Tuesday, September 25, 2012

One Man's Trash...

Let me begin this post by explaining that I'm a curb watcher.  My eyes are always scanning the streets for discarded treasures.  I have been known to stop and pick up items from the street when I was by myself, with my wife, with my kids and even with my co-workers.  Not all at the same time, of course.

On my way home from work yesterday, driving my usual route through Webster Groves on Oakwood Avenue, I noticed a large pile of objects set out to the curb for the trash man.  A woman walking by paused momentarily to scan the objects, but upon seeing my car approaching kept walking.  Clearly, she was too proud to pick through someone else's garbage; I on the other hand have no qualms.  I did a quick scan as I drove by and was intrigued enough to turn at the next block and loop back around.

Pulling to a stop, I hopped out of my car and began the assessment.  The house had a for sale sign in the yard and it appeared the seller had emptied the contents that had been left behind.  The first thing I saw was a large homemade easel painted red with the words "Leigh Ann and Kris, 1962" painted in white.  It was too large and nothing I needed, so I looked further.  That's when I saw a Motorola portable radio on the ground.  I threw that in the car and then spotted a clock with a glass face.  Another smaller mantle style clock lay next to it.  Just beyond that were two vintage tennis raquets.  The last thing I noticed was a box of very old stuffed animals.  I looked through them with dreams of finding a Steiff, but most appeared to be homemade and were very worn.  Thoughts of Toy Story 3 and Woody and the gang headed for the incinerator passed through my head, but so did thoughts of what critters might live on their filthy furry bodies.  They stayed.  Sorry guys.

At home, I cleaned everything up and began some researching.  First up is a Mastercrafters Starlight No. 146 clock from 1958.

The pattern is etched into the glass and gives it a mid-century vibe, although the base almost gives it an Art Deco feel.
I noticed a button on the base and upon further investigation (after taking the bottom off of the base), found a night-light bulb inside.  I replaced it and the clock came to glorious life:

It keeps good time also.

Status: I'm Keeping.

The Motorola radio is a model 5P32R from the 1950's.

It still had the original 90 volt  (yes, ninety!) and 7 1/2 volt batteries inside.  No corrosion.  The batteries actually still held a slight charge.  They don't make them like the used to.  It's a tube radio and can run off of AC or DC.  Unfortunately, it's missing the cord, but I think I can fashion one fairly easily.  ***Update*** I was able to fashion a cord (actually using the cord from the Motorola TV I profiled back in July) and the radio works great.  I was able to tune in an AM station and the sound was loud and clear.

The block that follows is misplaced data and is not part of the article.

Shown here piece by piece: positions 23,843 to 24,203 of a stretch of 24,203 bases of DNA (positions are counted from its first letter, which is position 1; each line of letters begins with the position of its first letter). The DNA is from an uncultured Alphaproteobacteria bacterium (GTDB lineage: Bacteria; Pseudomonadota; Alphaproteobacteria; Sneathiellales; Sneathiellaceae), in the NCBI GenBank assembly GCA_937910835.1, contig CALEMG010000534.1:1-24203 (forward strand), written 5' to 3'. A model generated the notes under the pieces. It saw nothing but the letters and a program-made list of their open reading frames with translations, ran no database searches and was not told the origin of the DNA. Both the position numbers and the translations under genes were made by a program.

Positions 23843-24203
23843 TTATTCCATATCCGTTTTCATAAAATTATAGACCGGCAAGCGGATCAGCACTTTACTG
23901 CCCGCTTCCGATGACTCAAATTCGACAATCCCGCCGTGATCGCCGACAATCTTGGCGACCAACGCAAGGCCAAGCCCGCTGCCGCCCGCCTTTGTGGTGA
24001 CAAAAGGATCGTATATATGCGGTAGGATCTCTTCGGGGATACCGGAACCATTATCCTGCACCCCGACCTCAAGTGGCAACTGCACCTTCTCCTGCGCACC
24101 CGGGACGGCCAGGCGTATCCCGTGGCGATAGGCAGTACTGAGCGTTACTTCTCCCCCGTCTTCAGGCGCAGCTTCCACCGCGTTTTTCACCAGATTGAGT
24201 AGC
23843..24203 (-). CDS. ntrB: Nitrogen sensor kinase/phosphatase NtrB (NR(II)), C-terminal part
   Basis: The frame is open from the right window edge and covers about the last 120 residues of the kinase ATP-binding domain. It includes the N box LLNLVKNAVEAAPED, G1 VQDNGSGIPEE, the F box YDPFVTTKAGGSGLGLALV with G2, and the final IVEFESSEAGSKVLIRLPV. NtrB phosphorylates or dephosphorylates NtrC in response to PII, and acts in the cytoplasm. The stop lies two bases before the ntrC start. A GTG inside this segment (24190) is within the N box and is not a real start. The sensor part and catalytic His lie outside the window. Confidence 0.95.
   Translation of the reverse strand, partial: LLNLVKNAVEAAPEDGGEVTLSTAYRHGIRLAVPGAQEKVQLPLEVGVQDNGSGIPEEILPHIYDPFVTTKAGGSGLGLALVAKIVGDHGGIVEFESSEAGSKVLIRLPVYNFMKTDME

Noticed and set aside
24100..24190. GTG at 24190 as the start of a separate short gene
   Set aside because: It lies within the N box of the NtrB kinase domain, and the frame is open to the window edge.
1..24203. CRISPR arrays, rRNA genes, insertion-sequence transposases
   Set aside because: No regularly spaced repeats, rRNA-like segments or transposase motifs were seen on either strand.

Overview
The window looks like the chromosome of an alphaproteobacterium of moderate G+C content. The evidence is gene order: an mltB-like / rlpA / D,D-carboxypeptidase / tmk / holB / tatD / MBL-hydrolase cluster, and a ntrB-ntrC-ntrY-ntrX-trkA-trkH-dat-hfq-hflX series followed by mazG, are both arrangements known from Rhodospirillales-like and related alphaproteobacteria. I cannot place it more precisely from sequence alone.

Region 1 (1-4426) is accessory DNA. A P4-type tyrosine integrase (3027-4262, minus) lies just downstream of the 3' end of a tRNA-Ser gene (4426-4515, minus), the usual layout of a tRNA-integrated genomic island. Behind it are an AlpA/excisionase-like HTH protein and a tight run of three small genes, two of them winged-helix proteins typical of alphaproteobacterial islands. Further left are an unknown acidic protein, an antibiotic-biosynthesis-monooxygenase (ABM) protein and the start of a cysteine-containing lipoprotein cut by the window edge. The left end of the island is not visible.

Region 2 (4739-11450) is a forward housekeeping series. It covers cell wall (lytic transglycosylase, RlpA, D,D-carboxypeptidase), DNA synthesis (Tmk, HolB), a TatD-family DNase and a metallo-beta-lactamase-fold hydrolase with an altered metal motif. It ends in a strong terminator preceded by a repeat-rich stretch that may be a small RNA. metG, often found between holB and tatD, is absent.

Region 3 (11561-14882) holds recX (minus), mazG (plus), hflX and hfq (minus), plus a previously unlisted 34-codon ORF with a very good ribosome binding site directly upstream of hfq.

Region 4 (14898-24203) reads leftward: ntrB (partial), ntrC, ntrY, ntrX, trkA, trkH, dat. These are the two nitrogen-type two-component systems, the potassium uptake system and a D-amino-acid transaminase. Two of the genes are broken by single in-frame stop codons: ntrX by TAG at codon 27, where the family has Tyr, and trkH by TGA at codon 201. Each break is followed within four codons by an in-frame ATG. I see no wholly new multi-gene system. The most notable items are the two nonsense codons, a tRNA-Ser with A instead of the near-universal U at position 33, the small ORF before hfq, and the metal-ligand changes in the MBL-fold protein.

The antenna is in the handle which swivels to improve reception.

The 90 volt battery is marked $3.95, a tidy sum in the 1950's.

Status: Sold on eBay for $27.

Next up are the tennis racquets.  They date from the 1920's.  This is a Wright-Ditson "The Park" tennis racquet:

Apparently the elongated shape limits this to the 1920's:

I love the outfit worn by the gentleman on the logo:

This next racquet is an A.C. McClurg "Junior" tennis racquet.  I'm pretty sure it's strung with catgut.  Rest easy cat lovers.  Catgut is actually sheep intestine.  Oh, and sorry sheep lovers.


Status:  I sold the Wright-Ditson Tennis Racquet on eBay for $60.

And lastly is a Whitehall-Hammond Synchronous Movement electric mantel clock.  It needed a little rewiring, but now it runs like a...well...clock

These clocks had to be "kick started" by spinning the little dial labeled "start" in back.  This helped differentiate Hammond's clocks from their competitor Telechron.  Hammond felt people would want to know their clock had stopped and therefore prevented it from autostarting when electricity returned.

Hammond produced clocks from 1928 to the mid 1930's at which time it was found his design infringed upon the patent of a German clock manufacturer.  After a false start in the electric bridge table business, he found his stride in the industry for which they are known today: Hammond Organs.

None of the items have great value, but all together could bring upward of $200 on eBay.  Most people wouldn't pass that amount in cash laying in the street.  I'm the same way with other people's "trash".


I found this ad from a 1960 catalog on the Mastercraftersclocks blog.


  1. i actually gasped for your etched glass clock, you know. what a thing of beauty that is.

  2. I gasped as well the first time it lit up.

  3. have you found a date for it yet? it does look more 30s to me than anything else.

  4. I've seen it attributed to 1958, 1959 and 1960. I updated the post above to include an ad I found in the 1960 Mastercrafters catalog. Funny that it's called a Television Starlight clock, because that's exactly where I thought it looked best -- sitting on my 1948/49 Motorola television.

  5. yeah, that's the only thing about it that was throwing me -- it looks like a set-top clock more than a mantle clock, and TVs certainly weren't around in the 1930s!

  6. That Starlight clock is gorgeous! I can't believe these things were thrown in the trash. Think how many 20th century treasures end up compacted into landfills. You saved those items AND made a tidy profit.

    1. Thanks, Chris. The sad story is, one of my kids (the interrogation is still ongoing) broke the glass face on that Starlight clock. I still have it in hopes of finding another face someday.


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